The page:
The Constitution slammed his empty shot glass on the mahogany counter. Stammered sputters gave way to slow slurred speech. “Gimme another, Joe. A double.”

“Hey, buddy, you been at it all night. How ’bout a breather?”
“Last I checked I’m still the law of this land, dammit.”
“All right, take it easy.” The bartender flipped the whiskey bottle and poured. “But I’m cutting you off after this.” He waited as the final amber drops dripped into the glass, and then he tossed the bottle into the trash.
The governing document lifted his drink. “People respected me, you know. Important people.”
He downed the booze in one swig and then twisted to glare at the table behind him where a rhino lapped from a large trough, splashing whatever it was filled with onto the floor.
“Forget him,” the bartender said. “You’re just going through a rough patch. A slump. You’re the Constitution, baby. You’ll bounce back.”
“That’s right. I’m the Constitution, dammit. I’m gonna bounce back. I’m gonna… I’m gonna…” He pushed himself off the stool and staggered. “I’m gonna… pee.”
He meandered to the dimly lit rear of the bar and began to relieve himself. “Camptown ladies sing this song, doo-da, doo-da. Camptown racetrack–
“Not again,” Joe screamed, running to the back and pushing the Constitution toward the bathroom. “In there.” He called to the front, “Someone get a mop over here.”
With business finished, the Constitution stumbled aimlessly into the corner where a young woman with face jewelry and earbuds cracked her gum. She scanned the document from top to bottom. “So, like, what’s your deal?”
“My deal? I’m a big deal. The real deal. That’s my deal.” He exposed a few lines. “See that?” Pride swelled inside him. “1933. Reprea… replealed… took away. Prohibition.”
“So?”
“Weren’t for me, this place wouldn’t even be here.”
The woman walked away. “Whatever,” she said over her shoulder.
“Think you could vote without me? Huh? Hell, no! I gave you that right. Me!”
“Don’t care,” she called back before disappearing into the darkness of an adjoining room.

 

“In my day everyone cared. They cared… they cared and…” A decorative Corona mirror stole his attention. He moved closer and found a small clear reflective section near the bottom, between images of a gold crown and a Mexican flag. The sole hanging ceiling light cast rays on his upper corner, highlighting frays and crumple lines he had never noticed before.

The young woman returned, accompanied by a large thug. He wore a tight-fitting Chicago Cubs t-shirt and held a pool cue.

“This the guy?” the thug said to the woman while glaring at the document.

The Constitution sneered. “What are you lookin’ at?”
A half-dozen more thugs came from the darkness and fell into place behind the leader.
“Take it easy, old-timer. I’ll shred you to pieces.”
“You think I’m ‘fraid a you. I been around, ya know.”
“Been around a little too long.” The thug snickered. “You’re just an irrelevant piece of paper.”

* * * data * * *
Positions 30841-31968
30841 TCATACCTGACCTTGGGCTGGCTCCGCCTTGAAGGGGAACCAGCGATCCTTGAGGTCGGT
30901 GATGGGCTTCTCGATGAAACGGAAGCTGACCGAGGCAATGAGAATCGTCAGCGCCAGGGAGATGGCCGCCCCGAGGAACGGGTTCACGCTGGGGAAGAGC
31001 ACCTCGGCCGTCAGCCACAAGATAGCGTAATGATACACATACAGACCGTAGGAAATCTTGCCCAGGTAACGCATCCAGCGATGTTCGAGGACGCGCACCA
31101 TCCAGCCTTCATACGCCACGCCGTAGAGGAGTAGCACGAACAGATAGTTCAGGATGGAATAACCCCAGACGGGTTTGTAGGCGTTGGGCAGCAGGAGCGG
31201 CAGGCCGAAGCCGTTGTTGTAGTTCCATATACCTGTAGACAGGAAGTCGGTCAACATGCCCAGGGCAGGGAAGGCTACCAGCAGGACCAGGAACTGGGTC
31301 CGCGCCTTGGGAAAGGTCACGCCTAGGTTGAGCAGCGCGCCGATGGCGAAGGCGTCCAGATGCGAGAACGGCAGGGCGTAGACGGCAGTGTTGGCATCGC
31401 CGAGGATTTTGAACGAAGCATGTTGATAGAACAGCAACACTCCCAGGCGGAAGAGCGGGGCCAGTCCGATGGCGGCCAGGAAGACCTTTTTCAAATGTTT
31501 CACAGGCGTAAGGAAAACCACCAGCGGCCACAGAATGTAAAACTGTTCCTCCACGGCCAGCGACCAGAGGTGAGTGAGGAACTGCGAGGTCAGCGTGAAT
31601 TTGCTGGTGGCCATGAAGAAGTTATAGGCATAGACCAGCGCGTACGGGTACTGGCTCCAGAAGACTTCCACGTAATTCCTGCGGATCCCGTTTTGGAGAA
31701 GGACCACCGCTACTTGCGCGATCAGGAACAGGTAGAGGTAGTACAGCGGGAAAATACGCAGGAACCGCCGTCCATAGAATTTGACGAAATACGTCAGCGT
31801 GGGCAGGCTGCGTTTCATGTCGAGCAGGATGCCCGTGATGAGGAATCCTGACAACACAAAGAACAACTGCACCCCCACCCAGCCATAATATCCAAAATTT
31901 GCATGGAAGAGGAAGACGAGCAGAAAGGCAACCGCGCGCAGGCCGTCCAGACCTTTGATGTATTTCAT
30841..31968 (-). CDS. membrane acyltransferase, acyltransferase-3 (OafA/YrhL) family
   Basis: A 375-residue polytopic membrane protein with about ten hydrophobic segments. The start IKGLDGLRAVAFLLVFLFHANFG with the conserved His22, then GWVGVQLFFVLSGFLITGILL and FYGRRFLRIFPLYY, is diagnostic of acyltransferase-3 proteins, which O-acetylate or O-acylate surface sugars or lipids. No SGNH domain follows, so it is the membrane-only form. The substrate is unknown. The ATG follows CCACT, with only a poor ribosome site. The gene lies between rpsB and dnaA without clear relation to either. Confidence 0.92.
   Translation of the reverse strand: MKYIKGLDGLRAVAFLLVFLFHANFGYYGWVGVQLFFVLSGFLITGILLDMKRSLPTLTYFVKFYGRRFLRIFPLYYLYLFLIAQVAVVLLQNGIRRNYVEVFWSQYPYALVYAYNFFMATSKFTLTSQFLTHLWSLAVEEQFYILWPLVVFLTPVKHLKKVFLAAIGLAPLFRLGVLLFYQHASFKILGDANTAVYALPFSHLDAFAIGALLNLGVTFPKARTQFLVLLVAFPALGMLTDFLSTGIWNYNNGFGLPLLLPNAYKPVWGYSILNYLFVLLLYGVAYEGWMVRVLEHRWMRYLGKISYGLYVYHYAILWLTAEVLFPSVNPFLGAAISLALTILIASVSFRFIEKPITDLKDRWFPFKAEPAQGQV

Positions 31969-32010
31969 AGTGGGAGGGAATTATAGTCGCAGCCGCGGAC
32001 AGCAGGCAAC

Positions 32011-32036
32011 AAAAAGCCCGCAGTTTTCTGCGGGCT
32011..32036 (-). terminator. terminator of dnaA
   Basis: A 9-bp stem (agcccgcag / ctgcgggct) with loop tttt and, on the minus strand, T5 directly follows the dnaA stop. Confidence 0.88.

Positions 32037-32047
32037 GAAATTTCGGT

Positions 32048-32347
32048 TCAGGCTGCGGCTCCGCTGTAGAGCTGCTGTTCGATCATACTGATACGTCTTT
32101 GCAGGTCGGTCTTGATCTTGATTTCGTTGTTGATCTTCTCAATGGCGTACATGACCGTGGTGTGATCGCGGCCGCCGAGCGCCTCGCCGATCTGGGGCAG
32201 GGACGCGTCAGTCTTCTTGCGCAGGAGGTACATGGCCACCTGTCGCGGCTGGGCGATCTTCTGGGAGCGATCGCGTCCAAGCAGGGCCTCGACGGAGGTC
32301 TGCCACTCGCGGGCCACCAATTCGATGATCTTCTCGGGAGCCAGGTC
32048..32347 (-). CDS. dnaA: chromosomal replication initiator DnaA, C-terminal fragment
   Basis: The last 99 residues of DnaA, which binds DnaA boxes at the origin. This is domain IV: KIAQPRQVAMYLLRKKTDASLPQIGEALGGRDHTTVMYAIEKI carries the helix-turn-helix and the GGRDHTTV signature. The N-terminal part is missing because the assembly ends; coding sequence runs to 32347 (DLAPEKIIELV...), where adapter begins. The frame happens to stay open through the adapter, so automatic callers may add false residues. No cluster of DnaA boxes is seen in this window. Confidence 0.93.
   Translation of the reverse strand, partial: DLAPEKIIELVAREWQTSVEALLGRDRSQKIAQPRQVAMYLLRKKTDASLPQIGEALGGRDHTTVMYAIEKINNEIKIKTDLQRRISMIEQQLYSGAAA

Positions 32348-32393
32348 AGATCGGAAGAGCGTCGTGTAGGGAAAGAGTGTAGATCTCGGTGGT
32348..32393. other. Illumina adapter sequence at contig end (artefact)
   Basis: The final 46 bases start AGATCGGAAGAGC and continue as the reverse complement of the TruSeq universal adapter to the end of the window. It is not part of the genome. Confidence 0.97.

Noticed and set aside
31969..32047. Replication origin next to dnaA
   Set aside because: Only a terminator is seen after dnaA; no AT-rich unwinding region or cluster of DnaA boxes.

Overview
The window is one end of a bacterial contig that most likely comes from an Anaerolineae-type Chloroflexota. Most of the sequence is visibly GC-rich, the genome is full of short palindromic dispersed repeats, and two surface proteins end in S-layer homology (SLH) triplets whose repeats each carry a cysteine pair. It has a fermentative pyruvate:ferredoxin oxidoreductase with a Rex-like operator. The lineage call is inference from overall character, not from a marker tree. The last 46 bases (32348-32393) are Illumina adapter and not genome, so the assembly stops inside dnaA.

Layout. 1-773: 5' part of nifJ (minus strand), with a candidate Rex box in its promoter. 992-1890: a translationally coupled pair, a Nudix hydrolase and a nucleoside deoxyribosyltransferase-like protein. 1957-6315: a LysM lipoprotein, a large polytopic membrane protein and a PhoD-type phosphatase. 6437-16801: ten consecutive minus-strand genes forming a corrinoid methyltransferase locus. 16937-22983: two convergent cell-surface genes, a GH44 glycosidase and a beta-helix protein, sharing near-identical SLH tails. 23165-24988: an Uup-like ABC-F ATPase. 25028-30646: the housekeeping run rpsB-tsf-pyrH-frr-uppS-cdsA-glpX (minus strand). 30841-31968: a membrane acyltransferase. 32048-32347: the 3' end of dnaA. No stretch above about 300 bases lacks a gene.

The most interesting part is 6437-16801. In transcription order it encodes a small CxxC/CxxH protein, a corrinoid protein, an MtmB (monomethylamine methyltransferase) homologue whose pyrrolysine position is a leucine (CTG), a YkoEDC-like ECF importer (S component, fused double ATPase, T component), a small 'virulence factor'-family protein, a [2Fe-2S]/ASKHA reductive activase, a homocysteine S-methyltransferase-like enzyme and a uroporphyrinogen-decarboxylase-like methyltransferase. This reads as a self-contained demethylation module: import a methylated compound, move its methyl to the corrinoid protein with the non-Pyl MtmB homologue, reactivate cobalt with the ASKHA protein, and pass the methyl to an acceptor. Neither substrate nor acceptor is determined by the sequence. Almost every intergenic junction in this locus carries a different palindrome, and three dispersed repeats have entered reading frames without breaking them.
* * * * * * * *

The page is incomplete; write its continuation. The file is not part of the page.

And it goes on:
The gang laughed.
As the mockery echoed, the founding document trembled with anger. “Say that again,” he dared.
The thug handed his pool stick to one of his followers. “Irrelevant. Piece. Of. Paper.”

The Constitution lunged at the thug.

The big man slapped the document to the ground, pinning him in a half-folded position on the cold grimy floor with one hand. With the other, he dug into his pocket and pulled out a black marker, flipping off the cap with his thumb.

The Constitution twisted, struggling to pull free without ripping.

The thug touched the tip of the marker to the parchment. The ink singed as it absorbed and spread.

A heavy canter rocked the building as the rhino raced to the thug. “Listen friend, he doesn’t want any trouble. Give him a break. What do you say?”
“I’m tired of giving him a break.”
“I know, friend. Sorry about that. I’ll get him out of your way. I promise.”

The thug thought for a moment, and then freed the document and capped his marker.

The Constitution worked to an upright position and checked the damage in the mirror. The dime-sized black dot was no bigger than countless others that had partially faded through the years.

“Get this piece of scrap out of here,” the thug said.
“Sure thing, friend,” the rhino said. “No hard feelings, right?” He guided the Constitution to the front of the bar and sat him at a table. “Hey Joe,” he said to the bartender, “round of drinks for the guys in back.”
The rhino leaned into the Constitution and spoke in a low harsh tone through gritted teeth. “Those guys mean business.”
“I mean business, too.” The document looked to the rear of the bar and yelled, “I’m the Constitution, dammit.”
“Shh. Keep it down.” The rhino smiled nervously and waved to the gang. “Enjoying the drinks, fellas?” He turned back to the document. “Sit here and mind your business.”
The bartender set two cups of coffee on the table. “On the house, guys.”

The Constitution and the rhino sat in silence. The founding document grumbled and sipped his coffee. The rhino monitored the thugs with quick frequent glances.

A few minutes later, the gang approached, in single file, the leader in front. He shot a hard stare as he passed the table and continued to the door.

The rhino called after them, “Uh, you guys have a good night now.” He watched until they were all outside and had disappeared around the corner to the left, and then he faced the Constitution. “That’s the last time I’m bailing you out.”
He trotted to the door, looked left, and then turned right.
*

The Constitution cut into the park and strolled along the isolated path. Familiar hoofbeats sounded nearby, breaking the otherwise silent pre-dawn air.

Ahead, a man stepped out from behind a tree. The full moon illuminated the Cubs logo on his shirt.

The Constitution stopped.

More men appeared.

The document spun.

Thugs stood behind–scissors, hole punchers, and whiteout in their hands.

The hoofbeats sped to a gallop that retreated into the distance.

The gang closed in.
“I’m the Constitution, dammit!”
*